Colorado Democratic U.S. Sen. Michael Bennet joined 29 other senators in writing a letter to the Trump administration asking when it will implement a plan to mitigate and restrict the use of chemicals potentially linked to cancer.

It’s an issue that’s been tied to a firefighting foam used by the military and other sources and the perfluorinated chemicals have fouled the Widefield aquifer, south of Colorado Springs. A federal health study is examining the impact of the water contamination in El Paso County.

“As you are aware, communities across the country are struggling to respond to the widespread issue of PFAS (per- and poly-fluoroalkyl substances) contamination. The human health risks from this class of chemicals, which include birth defects, various forms of cancer, and immune system dysfunction, are still being examined, and the uncertainty has caused great concern among our constituents,” reads the letter, dated Feb. 14.

PFAS are common in consumer and industrial products, according to the U.S. Environmental Protection Agency. The agency has proposed a series of actions, including a national drinking water standard and cleanup guidelines.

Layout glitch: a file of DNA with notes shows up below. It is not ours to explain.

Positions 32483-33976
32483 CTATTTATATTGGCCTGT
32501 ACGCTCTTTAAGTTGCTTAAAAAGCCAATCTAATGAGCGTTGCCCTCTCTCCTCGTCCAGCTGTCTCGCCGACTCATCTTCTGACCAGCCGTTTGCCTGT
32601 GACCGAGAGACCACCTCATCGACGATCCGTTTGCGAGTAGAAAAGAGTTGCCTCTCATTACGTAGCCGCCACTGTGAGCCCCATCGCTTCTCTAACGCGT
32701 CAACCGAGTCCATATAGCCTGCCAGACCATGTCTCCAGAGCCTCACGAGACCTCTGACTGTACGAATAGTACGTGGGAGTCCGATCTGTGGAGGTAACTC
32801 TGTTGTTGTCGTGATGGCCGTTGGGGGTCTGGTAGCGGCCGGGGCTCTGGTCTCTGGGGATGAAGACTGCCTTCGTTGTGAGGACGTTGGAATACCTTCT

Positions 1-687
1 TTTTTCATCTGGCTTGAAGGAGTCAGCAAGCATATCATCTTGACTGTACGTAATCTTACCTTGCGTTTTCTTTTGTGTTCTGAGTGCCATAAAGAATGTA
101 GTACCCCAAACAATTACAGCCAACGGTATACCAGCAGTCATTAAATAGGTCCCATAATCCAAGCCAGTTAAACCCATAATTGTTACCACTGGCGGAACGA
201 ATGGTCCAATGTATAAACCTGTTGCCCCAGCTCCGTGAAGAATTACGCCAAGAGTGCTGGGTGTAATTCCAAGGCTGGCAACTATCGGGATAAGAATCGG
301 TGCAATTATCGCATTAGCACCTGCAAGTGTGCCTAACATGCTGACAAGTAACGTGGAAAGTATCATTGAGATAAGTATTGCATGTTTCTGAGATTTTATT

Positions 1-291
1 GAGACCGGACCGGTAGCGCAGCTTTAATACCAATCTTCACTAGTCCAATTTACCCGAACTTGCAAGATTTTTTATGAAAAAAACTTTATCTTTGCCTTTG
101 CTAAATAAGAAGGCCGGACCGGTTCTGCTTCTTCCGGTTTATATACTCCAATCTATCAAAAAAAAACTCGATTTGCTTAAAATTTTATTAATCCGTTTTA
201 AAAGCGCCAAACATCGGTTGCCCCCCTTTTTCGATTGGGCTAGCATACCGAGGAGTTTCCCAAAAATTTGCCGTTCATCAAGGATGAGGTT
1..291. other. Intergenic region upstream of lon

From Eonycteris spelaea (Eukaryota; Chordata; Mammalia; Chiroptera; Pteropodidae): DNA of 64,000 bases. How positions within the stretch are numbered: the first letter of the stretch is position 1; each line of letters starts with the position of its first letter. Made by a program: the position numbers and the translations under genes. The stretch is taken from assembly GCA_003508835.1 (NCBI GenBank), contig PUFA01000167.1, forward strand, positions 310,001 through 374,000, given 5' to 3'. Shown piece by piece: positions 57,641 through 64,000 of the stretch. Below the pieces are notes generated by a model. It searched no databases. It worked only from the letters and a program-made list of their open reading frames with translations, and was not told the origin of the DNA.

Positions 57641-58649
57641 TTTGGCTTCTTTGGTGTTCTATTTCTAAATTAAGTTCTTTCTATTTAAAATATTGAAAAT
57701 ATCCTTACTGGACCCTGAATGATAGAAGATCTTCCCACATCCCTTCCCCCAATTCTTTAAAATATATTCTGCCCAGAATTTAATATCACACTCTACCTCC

More than 12,000 El Paso County water users have been impacted by the chemical, which tainted the Widefield aquifer.

In 2016 the EPA lowered its health advisory levels for the compounds, vastly expanding the number of southern El Paso County residents considered at risk for exposure. A subsequent study tied the contamination to the decades-long use of a firefighting foam at Peterson Air Force Base.

Water districts in the towns of Security, Widefield and Fountain have either tied into uncontaminated water from Colorado Springs Utilities, or installed filtering systems to eliminate the chemicals.

In the letter, the senators say they believe the agency has not acted quickly enough to make water safe.

“Despite then-Administrator Scott Pruitt committing the EPA to designating these materials as hazardous substances in May 2018, the EPA has not even sent a proposal to the Office of Management & Budget,” they wrote.

The lawmakers are asking for the EPA to prioritize the establishment of a maximum contamination level for drinking water and to allow cost-recovery for cleanup by labeling PFAS as hazardous substances.

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